Hass Avocados are rather unique, in that they are all descended from a single mother tree that was grown from a seed in 1926 by Rudolph Hass. Hass, a postman (and amateur horticulturalist) in La Habra Heights, California, never know which of the several subspecies of avocados he was working with grew into the mother tree, but he did recognize that it was unique. So unique, in fact, that he patented it in 1935 – the very first time a patent was granted to a tree! Since 1935, Hass Avocados have come a long way. Less than a century after being developed, they account for almost 80% of all the avocados grown throughout the world, and 95% of the avocados grown in California! Talk about spreading like wildfire!
Did you know: Although Rudolph Hass did patent the Hass Avocado, he only made around $5,000 off his patent. Why? Because once growers bought one tree from him, they could use it to graft entire orchards of delicious and hearty Hass Avocados.
Price: $1.00 each, and up.
Celery, along with carrots, onions, tomatoes and potatoes, has become a household staple for most of us. Although available year-round, fresh, locally-grown Celery has a far superior taste. The stalks of the Celery plant are the most commonly eaten portion of the plant, although the entire plant is edible, including leaves, root (celeriac), and even the seeds. Celery belongs to the same plant family as carrots, fennel, dill and parsley, and its leaves are very similar to those of some kinds of parsley.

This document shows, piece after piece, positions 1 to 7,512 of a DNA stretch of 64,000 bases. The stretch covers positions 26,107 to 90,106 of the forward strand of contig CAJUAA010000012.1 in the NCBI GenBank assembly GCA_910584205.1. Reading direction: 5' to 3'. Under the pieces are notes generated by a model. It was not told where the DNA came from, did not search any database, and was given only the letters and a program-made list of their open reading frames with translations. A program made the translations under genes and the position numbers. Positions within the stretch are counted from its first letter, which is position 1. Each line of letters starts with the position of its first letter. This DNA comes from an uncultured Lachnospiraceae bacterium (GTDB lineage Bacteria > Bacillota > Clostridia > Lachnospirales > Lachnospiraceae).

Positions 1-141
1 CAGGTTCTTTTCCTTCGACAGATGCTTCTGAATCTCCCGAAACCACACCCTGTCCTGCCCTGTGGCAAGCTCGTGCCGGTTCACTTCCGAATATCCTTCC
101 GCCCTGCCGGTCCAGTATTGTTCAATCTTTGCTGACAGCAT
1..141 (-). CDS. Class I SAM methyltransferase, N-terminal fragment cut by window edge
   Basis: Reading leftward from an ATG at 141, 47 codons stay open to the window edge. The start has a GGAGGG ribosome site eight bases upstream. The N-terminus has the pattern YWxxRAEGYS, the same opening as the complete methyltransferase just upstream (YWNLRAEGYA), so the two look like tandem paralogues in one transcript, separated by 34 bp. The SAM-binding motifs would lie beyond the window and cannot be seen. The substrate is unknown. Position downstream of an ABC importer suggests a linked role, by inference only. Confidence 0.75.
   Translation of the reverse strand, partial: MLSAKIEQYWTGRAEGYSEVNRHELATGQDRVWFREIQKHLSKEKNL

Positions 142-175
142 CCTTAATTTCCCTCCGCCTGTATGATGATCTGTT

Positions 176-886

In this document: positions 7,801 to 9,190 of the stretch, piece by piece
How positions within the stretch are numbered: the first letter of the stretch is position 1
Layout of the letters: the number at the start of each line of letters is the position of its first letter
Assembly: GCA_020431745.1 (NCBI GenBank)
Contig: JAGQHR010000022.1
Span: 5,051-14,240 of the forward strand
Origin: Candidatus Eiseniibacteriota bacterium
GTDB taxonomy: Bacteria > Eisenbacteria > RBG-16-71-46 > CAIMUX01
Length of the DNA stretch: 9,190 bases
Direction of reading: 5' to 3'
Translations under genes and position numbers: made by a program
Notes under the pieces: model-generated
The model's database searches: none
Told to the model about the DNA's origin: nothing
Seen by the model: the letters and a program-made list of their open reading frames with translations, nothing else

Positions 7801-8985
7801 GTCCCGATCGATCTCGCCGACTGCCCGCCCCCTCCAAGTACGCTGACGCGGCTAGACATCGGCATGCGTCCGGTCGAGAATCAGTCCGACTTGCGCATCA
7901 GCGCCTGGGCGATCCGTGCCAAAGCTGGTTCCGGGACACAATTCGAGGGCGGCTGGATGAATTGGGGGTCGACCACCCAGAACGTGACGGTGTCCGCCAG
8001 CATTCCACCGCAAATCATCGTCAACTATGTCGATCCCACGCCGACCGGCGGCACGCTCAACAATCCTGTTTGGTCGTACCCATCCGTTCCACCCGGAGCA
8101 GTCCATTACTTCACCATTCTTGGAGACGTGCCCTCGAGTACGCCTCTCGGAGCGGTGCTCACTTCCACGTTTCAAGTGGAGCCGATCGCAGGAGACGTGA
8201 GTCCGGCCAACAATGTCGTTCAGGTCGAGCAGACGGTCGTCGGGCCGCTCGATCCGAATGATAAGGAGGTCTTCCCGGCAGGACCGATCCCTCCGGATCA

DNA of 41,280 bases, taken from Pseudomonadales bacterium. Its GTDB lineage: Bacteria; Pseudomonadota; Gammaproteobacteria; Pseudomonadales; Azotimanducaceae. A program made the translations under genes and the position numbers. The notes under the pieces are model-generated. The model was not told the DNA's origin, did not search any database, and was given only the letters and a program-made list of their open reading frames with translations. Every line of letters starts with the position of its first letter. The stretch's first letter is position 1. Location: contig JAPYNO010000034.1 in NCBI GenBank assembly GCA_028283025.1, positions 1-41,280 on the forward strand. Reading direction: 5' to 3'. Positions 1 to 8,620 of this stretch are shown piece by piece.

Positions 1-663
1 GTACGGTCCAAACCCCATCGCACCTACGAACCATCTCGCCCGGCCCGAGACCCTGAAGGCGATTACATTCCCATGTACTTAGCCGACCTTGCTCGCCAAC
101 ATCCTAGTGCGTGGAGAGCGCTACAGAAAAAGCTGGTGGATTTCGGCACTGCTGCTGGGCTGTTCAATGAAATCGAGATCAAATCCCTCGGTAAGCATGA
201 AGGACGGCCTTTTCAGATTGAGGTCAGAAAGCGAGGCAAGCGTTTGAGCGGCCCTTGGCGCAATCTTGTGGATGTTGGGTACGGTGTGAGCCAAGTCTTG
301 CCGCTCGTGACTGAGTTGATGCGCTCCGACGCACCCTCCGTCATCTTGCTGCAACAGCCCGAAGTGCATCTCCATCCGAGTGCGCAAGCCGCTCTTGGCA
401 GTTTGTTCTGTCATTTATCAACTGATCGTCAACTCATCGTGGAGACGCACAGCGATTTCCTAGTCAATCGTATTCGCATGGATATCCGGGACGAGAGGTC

Did you know: Celery seeds are actually very small fruits. They yield a valuable volatile oil that is used in the perfume and pharmaceutical industries. They are also a popular spice, either as whole seeds or ground and mixed with salt.
Price: $1.50 a bunch.
Also in Season, and available now at all locations: Potatoes, Celery, Green Onions, FRESH and DRIED Herbs, Eggs, Dates, Almonds, Oranges, Grapefruit, Chard, Eggplant, Squash, Onions, Garlic, Apples, Shallots, Beets, Green Beans, Carrots, Tomatoes, Green Tomatoes, Peppers, Lettuces, Parsley, Mint, Broccoli, Cabbage, Spinach, Fava Beans, Radishes, Leeks, Brussels Sprouts, , Asparagus, Cherimoyas , organic raisins . . . . PLUS, incredible artisan breads, fresh fish, fresh meats, Gouda cheese, fresh raw honey, California olives/olive oil/vinegars, and a wide variety of exotic Orchids and flowers.
The Certified Farmers Market is sponsored by the Palm Springs Cultural Center. It operates in three locations, and on three different days of the week, as follows:
- On Saturdays in Palm Springs, from 8:00 am to 12:30 pm, adjacent to the Camelot Theatres in the Palm Springs Mall parking lot at 2300 E. Baristo Road at Farrell.
- On Sundays in Old Town La Quinta, from 8:00 am to 12:30 pm, at 78100 Main Street, just a few blocks west of La Quinta City Hall off Calle Tampico.
- On Wednesdays in Palm Desert, from 8:00 am to 12:30 pm, at the Palm Desert Visitor Center, 72-567 Highway 111.
The Palm Springs Cultural Center is a 501(c)(3) non-profit organization, which was established to encourage the development of the cultural arts in the Coachella Valley with a specific focus in the areas of film, fine art, live performance, dance, music, and community festivals. The Center is dedicated to advancing education, to nurturing community-wide participation in the cultural arts, and to sponsoring scholarship awards for deserving individuals.